Today we experienced a very large increase in site traffic due to Jere Seppala of GlacierTV linking our article detailing our surprise ban from the popular online racing sim, iRacing.com. Jere agreed with the majority of the article but could not understand the hostile reaction from 99% of iRacing members, who attempted to discredit the lengthy article just because it was me. Jere’s comments, hacked up from multiple posts to save space, can be viewed here:
Jere backs up our original article on the Camaro stating that “street stock @ charlotte is a really bad combo”, and “[the] article is pretty accurate (tire model + rookie’s cancer mentality). Jere is a long-time iRacing member who contributes to the community in a big way by helping with broadcasting some of iRacing’s biggest leagues; he’d be the first to know what iRacing’s shortcomings are.
However, what followed were some pretty outlandish accusations and stories, turning the comments section of the article into a warzone between iRacing fanboys and PretendRaceCars.net readers. I personally don’t believe in moderation as it goes against the ideology of this site, so the best way to deal with all of these creative stories is to simply just confront the four most repeated comments with facts and get on with ourselves.
This isn’t something repeated by just iRacing fanboys, so it’s time to set the record straight. One commenter used a traffic estimation website to take an educated guess at the number of monthly viewers we receive. The site spit out a number of 9,600 views in the past month, and he was pretty certain that this number was accurate:
Unfortunately for him, WordPress has a Sim City-like statistics screen that you can access at any time.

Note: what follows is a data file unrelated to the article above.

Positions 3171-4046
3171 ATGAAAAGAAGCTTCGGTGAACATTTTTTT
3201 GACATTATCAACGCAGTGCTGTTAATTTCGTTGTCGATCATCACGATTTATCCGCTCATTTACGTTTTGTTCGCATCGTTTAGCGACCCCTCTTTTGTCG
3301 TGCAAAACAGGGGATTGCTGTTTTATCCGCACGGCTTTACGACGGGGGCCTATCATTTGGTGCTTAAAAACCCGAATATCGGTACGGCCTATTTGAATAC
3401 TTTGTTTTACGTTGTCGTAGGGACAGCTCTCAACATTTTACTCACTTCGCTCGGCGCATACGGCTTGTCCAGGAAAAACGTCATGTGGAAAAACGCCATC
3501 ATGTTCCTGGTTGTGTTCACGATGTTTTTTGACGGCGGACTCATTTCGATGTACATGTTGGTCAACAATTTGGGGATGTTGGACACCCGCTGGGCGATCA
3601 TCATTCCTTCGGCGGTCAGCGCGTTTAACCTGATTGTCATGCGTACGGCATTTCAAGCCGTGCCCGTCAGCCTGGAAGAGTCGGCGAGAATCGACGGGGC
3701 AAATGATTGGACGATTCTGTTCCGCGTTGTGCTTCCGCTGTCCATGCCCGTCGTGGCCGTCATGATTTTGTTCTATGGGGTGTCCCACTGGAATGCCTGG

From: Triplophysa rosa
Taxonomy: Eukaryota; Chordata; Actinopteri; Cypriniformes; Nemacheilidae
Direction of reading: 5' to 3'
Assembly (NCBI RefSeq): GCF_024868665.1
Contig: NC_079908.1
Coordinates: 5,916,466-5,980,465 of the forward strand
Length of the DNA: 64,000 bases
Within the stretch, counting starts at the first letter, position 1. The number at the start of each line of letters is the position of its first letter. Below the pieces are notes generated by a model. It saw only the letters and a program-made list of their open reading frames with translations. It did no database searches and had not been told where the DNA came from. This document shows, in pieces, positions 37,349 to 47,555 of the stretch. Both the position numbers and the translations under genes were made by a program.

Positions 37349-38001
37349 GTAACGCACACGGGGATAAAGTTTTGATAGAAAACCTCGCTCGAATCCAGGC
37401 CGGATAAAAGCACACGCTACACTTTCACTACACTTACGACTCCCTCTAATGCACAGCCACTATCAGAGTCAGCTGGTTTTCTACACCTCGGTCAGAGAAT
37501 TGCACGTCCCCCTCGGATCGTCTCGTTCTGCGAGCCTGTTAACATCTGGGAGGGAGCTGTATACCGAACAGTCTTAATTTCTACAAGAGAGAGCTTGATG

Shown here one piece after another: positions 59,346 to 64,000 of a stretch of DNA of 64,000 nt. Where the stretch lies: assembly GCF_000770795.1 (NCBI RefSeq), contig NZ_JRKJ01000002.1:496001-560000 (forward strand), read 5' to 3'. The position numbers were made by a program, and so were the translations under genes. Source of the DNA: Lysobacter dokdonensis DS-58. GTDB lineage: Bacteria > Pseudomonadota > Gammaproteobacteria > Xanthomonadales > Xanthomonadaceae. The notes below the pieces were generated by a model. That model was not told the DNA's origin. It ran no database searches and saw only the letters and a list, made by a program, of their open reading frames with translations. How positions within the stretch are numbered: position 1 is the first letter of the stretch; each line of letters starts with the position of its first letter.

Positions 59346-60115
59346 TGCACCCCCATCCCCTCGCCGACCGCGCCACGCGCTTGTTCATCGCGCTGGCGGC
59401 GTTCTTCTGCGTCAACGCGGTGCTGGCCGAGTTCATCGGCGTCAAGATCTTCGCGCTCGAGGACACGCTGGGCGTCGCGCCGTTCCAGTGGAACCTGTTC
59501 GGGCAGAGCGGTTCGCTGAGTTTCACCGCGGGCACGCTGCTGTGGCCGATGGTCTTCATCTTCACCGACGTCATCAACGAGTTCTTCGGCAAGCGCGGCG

We got a variety of comments of this sort, most of which claimed you were annoying people and spamming the chat. We ran almost 30 races over the past three weeks. Not once were we ever told to shut the fuck up, nor did anyone draw any attention to anything we’d type in the chat box aside from the regular banter, and the entire room, not just us, did their fair share of shit-talking.
Once we all realized iRacing’s Rookie Series was equivalent to the casual environment of Xbox Live, we adjusted our demeanor accordingly. In one race, some guy from Brooklyn described how he’d spent a few years in prison for stabbing a kid. Another race, some clown kept trying to poke his nose under me, totally fine with dog fighting for third place on lap four instead of running down the leaders and giving both of us a shot to win at the end of the race. Anytime I tried to physically force my car in front of his, followed by typing into chat “stay in line so we can catch the leaders”, I was called a fucking asshole and the dude threatened to report me for blocking.